At the Rochester Nurserymen's Meeting there was much discussion on the best method of labeling the trees in an orchard. There should always be a book kept with the names of the trees in regular order, so that if a label be accidentally lost or become illegible, there will be a certainty of getting it again. But, as Mr. P. Barry well remarked, time is a great deal in this age, and all labelling should be made very plain, so that we can easily see the name the moment we want it. There are few better things than large stout pieces of pine wood, well painted, and the name written on the label while the paint is soft, and this label suspended from a branch within reach by a piece of stout copper wire. The loop of the wire must of course be large, to guard against its cutting into the branch by the growth of the wood. This is the season to examine the fruits, and note how far they may prove to be true to name. In regard to the quality of fruits it is worth while to look to the healthiness of the trees. Many a fruit has been pronounced worthless, when, if the tree had been healthier, another conclusion might have been reached. This is especially true of small fruits. An unhealthy raspberry, blackberry or strawberry, always gives fruit of poorer flavor than plants in good health.

It is not always easy to tell when plants of small fruits are in good health, for they often have something the matter with them before the injury is very plain. The experienced eye detects a change in the color of the foliage, in many cases of plant trouble. If we know the soil to be good, and the plant has for all this a yellowish tint, there is sure to be something the matter with the plant. It is generally useless to try to renovate a sickly stock. Better get new plants, or another kind, and plant where the kind has not been growing before, if we can find such a spot.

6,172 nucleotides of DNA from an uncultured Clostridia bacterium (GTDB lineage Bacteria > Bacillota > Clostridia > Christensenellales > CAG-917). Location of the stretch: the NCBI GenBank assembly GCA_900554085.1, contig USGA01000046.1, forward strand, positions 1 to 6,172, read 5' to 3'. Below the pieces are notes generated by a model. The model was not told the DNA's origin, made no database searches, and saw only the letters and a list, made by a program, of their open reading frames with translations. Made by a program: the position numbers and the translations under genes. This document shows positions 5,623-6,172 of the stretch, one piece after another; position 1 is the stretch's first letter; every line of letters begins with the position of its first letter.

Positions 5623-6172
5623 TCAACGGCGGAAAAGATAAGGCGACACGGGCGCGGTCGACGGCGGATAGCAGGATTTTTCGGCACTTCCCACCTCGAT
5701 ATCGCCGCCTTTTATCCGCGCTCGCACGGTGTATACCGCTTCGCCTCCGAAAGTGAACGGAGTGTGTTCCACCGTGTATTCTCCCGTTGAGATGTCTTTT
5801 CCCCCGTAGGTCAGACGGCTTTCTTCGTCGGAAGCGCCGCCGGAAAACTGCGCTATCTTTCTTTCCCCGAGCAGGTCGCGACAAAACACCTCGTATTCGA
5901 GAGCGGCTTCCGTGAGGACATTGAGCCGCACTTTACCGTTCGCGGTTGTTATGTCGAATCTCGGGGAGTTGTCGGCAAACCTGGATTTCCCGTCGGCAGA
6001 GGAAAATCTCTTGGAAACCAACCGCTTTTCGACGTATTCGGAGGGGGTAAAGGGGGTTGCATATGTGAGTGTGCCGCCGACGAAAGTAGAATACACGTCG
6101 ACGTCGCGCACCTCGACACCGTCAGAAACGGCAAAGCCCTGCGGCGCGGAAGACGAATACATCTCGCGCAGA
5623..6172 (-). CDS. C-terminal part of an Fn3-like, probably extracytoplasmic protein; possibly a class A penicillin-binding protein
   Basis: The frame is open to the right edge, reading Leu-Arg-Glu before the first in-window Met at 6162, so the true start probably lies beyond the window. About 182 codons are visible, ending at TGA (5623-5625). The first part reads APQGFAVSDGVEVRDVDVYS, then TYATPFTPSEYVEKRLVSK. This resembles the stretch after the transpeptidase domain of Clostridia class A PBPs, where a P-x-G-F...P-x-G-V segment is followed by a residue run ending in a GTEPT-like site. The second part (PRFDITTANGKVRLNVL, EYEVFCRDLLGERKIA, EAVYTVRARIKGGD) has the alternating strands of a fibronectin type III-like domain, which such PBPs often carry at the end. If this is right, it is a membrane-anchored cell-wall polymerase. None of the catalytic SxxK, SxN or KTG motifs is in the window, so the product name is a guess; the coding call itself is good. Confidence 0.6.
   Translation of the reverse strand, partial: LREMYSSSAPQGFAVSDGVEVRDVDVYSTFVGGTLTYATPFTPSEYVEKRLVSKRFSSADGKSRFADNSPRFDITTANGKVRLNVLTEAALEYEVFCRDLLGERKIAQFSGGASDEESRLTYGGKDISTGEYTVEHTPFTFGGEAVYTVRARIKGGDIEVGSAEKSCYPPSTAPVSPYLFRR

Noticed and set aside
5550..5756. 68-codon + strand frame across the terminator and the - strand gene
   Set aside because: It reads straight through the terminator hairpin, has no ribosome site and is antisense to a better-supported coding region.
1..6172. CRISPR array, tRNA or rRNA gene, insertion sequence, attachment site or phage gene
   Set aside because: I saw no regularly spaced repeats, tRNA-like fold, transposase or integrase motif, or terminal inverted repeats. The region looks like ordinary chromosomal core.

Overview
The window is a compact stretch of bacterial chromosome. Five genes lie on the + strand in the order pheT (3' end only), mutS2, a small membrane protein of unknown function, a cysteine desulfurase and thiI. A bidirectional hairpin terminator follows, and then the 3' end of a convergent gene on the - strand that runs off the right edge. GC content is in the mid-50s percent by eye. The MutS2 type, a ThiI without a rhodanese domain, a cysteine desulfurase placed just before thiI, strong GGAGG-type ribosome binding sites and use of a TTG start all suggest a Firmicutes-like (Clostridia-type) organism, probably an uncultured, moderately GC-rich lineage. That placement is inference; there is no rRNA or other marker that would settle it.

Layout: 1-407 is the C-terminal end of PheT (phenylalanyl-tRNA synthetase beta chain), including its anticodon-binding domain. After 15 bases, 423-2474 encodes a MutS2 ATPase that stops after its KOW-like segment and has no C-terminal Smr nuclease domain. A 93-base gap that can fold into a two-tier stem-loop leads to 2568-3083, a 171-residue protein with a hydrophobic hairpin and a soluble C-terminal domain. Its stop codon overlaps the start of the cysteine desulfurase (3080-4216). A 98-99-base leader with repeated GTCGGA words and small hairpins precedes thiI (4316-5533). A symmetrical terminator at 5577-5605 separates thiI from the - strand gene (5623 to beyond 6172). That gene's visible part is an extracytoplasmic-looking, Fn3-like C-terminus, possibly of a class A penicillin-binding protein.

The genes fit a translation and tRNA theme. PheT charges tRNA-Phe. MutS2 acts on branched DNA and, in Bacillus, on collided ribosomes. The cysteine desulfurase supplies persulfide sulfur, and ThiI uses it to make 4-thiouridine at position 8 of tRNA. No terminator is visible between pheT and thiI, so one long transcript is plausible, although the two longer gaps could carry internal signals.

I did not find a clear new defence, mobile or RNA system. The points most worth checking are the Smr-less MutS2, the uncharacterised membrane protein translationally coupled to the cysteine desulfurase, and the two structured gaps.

In orchard trees this yellow tint may often be noted. Occasionally this will be from poor ground; and a top dressing of some fertilizing substance will give a renewed green to the trees next season, but very often borers may be found in the stems, or fungus at the roots, or some other trouble directly affecting the health of the tree, and for which even manure will be of no account. A good green dark color to the foliage is always a test of healthfulness. This is especially marked in the grape. People often call attention to some variety they are growing, that it is worthless, when the pale color of the leaves tells plainly that the plant is sick. There is nothing helps a grape so much as a good top-dressing annually, unless it be a nice trellis whereon the grape may twine. It loves wire or twiggy sticks whereon the tendrils may attach themselves. Among some of the absurdities of amateur gardening is the putting up of an expensive grape arbor, and then putting out small vines to run over it. Better let them grow for a year or two over strong bushy stakes, and put the arbor up after the plants have grown.